Knowledge Base: Style Guidelines
This style guide lists a set of standards for design and writing of KB documents.
When creating, reviewing, or editing a document please follow the KnowledgeBase Style guidelines. These guidelines are recommended to ensure that all documents use the same style and format and help provide consistency for all users.
The title of your document should be clear and concise. It should fit the following format:
Product Name (Restrictions): Descriptive Title
- Product Name - The name of the product, application or service.
- (Restrictions) - Any restrictions that apply to the document should go between the parentheses. Examples of restrictions are problems that affect only Macs (Mac), Windows (Win)
- Descriptive Title - A short description of the document's main theme. Capitalize the first, last and any important words in a title, which is known as Title Case. Generally, we do not capitalize the following: a, an, the, and, or, for, but, etc.
Example: Skype for Business (Mac): Sharing files
Keywords should include product or service names, key concepts, error codes, synonyms, and acronyms. Title words are automatically included so there is no need to manually include them. You may also include common misspellings (example: a user types in WISDOM but intends to search for a document on WISDM).
The body contains in-depth information about a product, service or guides users through a series of detailed instructions or troubleshooting steps. The body section should use the following format guidelines:
One of the best ways to assist readers is to use well-organized headings and subheadings. Headers should be used to introduce new sections of documents. The Header 3 is used to introduce major topics or sections, and the Header 4 is used to introduce subsections.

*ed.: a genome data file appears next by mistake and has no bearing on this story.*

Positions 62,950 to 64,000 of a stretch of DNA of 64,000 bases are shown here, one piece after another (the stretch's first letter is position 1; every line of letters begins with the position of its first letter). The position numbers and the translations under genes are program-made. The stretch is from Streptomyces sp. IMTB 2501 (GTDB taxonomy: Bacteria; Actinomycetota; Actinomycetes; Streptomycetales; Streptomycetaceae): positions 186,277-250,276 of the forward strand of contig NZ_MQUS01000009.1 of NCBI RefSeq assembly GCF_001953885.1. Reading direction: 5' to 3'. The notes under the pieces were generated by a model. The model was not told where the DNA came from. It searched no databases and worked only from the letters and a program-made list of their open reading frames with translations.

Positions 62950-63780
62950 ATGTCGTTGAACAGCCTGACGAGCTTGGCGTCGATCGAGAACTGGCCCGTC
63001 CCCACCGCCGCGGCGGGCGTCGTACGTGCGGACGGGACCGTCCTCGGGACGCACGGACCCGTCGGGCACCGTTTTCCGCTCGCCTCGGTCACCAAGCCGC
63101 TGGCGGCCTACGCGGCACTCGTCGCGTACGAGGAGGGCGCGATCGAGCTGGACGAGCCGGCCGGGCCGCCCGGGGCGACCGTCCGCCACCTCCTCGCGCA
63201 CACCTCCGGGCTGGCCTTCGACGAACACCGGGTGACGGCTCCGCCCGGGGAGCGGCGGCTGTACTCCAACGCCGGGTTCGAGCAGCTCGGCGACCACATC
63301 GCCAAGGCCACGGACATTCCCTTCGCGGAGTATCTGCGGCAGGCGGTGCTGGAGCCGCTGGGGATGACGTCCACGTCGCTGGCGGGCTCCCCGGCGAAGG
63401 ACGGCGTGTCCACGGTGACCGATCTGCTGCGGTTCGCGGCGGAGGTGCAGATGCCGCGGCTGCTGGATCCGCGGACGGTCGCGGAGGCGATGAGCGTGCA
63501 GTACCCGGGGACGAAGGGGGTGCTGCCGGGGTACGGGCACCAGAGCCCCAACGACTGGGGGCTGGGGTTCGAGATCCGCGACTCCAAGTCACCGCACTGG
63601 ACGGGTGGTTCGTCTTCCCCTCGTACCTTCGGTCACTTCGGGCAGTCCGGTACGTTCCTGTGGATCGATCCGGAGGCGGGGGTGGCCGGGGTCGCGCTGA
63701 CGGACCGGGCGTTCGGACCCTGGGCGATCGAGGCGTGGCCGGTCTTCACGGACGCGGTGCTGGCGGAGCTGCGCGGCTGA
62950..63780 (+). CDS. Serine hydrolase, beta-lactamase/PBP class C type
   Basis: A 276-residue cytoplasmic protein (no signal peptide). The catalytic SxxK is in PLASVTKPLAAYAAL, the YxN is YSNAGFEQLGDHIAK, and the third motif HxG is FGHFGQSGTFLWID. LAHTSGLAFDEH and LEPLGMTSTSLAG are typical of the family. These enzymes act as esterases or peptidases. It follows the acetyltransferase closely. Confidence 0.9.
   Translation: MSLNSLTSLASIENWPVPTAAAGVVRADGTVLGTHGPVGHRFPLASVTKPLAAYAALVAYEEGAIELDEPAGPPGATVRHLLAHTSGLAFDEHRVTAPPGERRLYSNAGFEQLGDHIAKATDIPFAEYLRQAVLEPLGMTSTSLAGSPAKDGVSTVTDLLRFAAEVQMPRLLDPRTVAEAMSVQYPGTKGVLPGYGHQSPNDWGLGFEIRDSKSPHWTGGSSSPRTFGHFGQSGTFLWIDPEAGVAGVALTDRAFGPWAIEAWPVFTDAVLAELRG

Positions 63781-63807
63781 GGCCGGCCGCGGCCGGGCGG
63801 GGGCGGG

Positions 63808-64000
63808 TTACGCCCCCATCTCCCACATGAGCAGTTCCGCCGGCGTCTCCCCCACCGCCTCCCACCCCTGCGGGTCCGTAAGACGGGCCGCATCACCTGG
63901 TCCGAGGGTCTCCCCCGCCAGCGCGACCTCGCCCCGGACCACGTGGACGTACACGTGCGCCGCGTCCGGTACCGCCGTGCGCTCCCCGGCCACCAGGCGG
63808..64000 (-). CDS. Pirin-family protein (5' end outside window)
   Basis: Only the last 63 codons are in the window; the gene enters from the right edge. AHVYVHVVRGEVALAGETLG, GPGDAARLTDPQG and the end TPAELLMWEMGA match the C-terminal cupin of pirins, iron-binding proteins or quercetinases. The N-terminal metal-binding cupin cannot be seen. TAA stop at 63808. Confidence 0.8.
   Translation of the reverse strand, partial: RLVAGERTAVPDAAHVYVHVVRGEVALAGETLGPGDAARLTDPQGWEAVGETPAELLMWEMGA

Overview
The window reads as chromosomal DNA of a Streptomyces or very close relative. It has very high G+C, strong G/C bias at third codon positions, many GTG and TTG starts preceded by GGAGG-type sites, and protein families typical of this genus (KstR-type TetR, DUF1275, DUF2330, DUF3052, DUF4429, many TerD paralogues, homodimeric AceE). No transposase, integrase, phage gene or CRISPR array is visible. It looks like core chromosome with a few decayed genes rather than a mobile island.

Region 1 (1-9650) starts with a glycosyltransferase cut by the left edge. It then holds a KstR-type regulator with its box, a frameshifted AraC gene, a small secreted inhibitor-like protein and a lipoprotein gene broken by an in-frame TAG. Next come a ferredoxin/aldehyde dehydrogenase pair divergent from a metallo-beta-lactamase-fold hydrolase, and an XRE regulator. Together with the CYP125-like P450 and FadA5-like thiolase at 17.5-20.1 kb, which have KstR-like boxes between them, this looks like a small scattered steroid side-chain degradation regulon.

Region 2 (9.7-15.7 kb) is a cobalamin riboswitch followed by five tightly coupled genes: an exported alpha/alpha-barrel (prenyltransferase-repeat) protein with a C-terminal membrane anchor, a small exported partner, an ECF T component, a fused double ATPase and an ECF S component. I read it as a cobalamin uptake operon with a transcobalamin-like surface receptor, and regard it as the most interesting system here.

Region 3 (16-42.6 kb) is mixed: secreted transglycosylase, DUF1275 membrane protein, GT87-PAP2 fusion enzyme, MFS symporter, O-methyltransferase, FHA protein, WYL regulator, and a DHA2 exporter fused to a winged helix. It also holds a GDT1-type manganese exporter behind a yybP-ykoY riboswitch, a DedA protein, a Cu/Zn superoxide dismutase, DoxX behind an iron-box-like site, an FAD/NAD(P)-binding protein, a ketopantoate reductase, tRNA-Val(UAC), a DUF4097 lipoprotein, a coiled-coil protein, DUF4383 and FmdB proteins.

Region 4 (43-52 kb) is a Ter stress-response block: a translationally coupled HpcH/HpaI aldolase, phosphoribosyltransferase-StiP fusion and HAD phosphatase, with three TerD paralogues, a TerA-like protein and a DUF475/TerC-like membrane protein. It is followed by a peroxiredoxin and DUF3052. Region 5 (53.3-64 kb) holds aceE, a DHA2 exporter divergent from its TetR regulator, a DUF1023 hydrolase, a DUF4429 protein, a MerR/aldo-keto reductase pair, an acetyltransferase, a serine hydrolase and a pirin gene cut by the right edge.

Use numbered lists for step-by-step directions. (Be consistent when including a period. If it is a sentence, place a period at the end.)
Use bulleted lists for a list of related items. (Be consistent when including a period. If it is a sentence, place a period at the end.)
Order of Instructions
Write in a logical order. Write the instructions in the order that the user will go through.
Example: On the File Menu, click Save.
Not: "Click Save on the File Menu"
Grammar and Spelling
Accurate spelling and grammar are very important. Make sure to proofread documents after they are completed. Most major browsers have a built-in spell checker. Use that to verify correct spelling.
When writing about a program, use the correct terminology given by its developers. For example, when referring to the Microsoft Office 2007 and 2010 toolbar, use the word "Ribbon". Frequently used verbs in software documentation:
- Select vs. Highlight (Only use highlight when referring the highlighter tool)
When authoring docs be sure that all links work. When reviewing docs be sure all links work. When reviewed, be sure to double check that the links still work.
When writing or editing instructions, bold the words or buttons that readers will click on or interact with (a link, a dropdown, etc). Be consistent throughout the article.
Example: Click Start, point to All Programs, point to Microsoft Office, and then click Microsoft Office Word 2016.
Example: Click Start > All Programs > Microsoft Office > Microsoft Office Word 2016.
Italicize text that the reader will type.
Example: To access the UW-Stout website, type www.uwstout.edu
Italicize names of windows or dialog boxes.
Example: The My Computer window opens.
Capitalize the titles of keys on the keyboard. Keys that should be pressed simultaneously should be combined with a + sign.
Example: Press CTRL+ALT+DELETE to log in.
Use quotation marks to indicate error messages, screen prompts, or field names.
Example: "Error: type 1"
Example: Fill in the "Name" field.
Images and Attachments
Images often make a page easier to read and understand. However, if your image is too big, too small, not aligned properly, or fades into the page, it will only hinder the page's information.
Attempt to keep images no larger than 500 pixels in width. Large images obscure text and take over the page. Very small images (especially with text) are difficult to read and take up space without providing useful information.
Include a line space between text and an image to make sure the text is easier to read.
Highlight areas on a screenshot using a call-out box. Use a simple red box to highlight a bottom or area on an image.